The moment every photographer fears
is when the river,
winding through grass as tall as your head, points
directly to the setting sun
or when the lion,
standing cross-wise in a warm
patch of light,
meets your gaze only for a moment
or when the woman,
dusty and out-of-breath from a
hard day in the field,
turns and smiles with white teeth,
full lips, and calm, dark eyes
or when cool days cause leaves
to fall on rocky paths in
stochastic sets of color
before you walk on a frosted morning.
that the camera is not at
hand, or the lens cap is on,
or there is nowhere to stop the
car, or that the settings are one
stop off, or that the focus will suffer.
because there is no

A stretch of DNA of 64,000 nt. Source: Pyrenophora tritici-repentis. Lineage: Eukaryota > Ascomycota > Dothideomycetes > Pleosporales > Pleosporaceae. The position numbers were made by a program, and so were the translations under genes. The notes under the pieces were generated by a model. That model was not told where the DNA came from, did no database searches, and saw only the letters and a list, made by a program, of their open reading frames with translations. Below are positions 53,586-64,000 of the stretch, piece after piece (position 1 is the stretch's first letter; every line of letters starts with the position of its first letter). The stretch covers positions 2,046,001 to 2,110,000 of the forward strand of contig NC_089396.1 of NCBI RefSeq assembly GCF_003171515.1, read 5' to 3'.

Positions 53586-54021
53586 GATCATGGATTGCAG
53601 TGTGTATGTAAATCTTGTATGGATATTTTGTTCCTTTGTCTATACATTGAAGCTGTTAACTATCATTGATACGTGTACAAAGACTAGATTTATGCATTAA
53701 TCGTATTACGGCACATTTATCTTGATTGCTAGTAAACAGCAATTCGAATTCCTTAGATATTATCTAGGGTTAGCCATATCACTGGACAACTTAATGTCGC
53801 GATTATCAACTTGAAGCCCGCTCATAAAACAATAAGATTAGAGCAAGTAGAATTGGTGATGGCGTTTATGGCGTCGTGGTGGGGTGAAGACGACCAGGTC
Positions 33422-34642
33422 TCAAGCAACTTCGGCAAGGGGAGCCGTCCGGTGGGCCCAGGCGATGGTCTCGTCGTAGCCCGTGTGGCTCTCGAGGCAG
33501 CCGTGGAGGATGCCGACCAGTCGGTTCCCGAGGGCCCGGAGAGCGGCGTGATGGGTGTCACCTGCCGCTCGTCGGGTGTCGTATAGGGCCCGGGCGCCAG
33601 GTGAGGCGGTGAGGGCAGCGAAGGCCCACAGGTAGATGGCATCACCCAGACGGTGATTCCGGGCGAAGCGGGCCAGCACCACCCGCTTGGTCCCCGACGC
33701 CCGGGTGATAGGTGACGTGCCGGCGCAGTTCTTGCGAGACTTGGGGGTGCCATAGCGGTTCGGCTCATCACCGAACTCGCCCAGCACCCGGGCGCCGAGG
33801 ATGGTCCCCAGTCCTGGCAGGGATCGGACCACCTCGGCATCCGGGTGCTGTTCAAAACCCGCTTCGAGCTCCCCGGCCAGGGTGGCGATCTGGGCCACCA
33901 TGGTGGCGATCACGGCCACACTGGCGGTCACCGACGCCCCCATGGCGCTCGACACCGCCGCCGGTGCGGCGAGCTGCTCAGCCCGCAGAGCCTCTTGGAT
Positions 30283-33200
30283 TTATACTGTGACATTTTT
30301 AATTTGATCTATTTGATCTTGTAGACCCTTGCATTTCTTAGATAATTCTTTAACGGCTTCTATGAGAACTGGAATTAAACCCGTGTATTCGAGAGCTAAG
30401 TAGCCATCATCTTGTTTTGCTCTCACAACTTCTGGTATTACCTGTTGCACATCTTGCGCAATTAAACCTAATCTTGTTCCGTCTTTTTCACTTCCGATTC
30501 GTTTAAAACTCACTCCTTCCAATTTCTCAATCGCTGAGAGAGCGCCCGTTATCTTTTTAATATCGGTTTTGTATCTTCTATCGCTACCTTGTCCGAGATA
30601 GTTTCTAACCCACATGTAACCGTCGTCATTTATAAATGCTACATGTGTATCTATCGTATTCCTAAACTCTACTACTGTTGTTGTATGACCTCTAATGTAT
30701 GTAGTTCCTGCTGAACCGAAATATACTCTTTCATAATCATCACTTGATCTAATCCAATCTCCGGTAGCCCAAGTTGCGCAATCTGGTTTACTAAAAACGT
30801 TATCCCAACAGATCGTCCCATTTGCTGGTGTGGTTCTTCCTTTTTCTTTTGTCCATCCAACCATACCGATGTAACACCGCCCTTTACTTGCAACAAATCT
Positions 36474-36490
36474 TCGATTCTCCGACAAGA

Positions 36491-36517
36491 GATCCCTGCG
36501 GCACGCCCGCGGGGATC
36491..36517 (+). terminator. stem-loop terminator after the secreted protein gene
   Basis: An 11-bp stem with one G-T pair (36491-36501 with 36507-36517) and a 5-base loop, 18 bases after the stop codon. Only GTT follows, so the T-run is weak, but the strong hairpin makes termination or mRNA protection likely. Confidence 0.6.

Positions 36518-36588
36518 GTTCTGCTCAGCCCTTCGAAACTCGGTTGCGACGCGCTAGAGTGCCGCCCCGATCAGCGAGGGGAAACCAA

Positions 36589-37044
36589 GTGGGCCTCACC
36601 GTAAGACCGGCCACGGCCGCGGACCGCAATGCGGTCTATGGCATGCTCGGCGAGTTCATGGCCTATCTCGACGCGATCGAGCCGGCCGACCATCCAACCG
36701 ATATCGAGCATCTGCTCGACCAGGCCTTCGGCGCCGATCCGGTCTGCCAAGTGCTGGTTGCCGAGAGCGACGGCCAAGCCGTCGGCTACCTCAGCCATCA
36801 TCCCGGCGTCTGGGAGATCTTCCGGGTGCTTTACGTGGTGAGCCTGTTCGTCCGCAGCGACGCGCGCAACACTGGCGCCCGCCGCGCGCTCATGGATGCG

bringing back the sun from dusk,
and lions only look once, and it is
not possible to ask her to smile again
in the same way. And, frost melts.
Moments such as these can be reconstructed by poets
and relived by storytellers
and even enhanced by painters.
But, for the camera, they are gone.
Now, you realize that you collect
moments with the lens,
and you use images
to invite others
to stand by the river
or seek landscapes with lions
or look for beauty in dusty fields,
or be the first down forest paths.
This is photography.
The art that arises from perpetual fear.
29 May 2011
L. Powell, near Uis, Namibia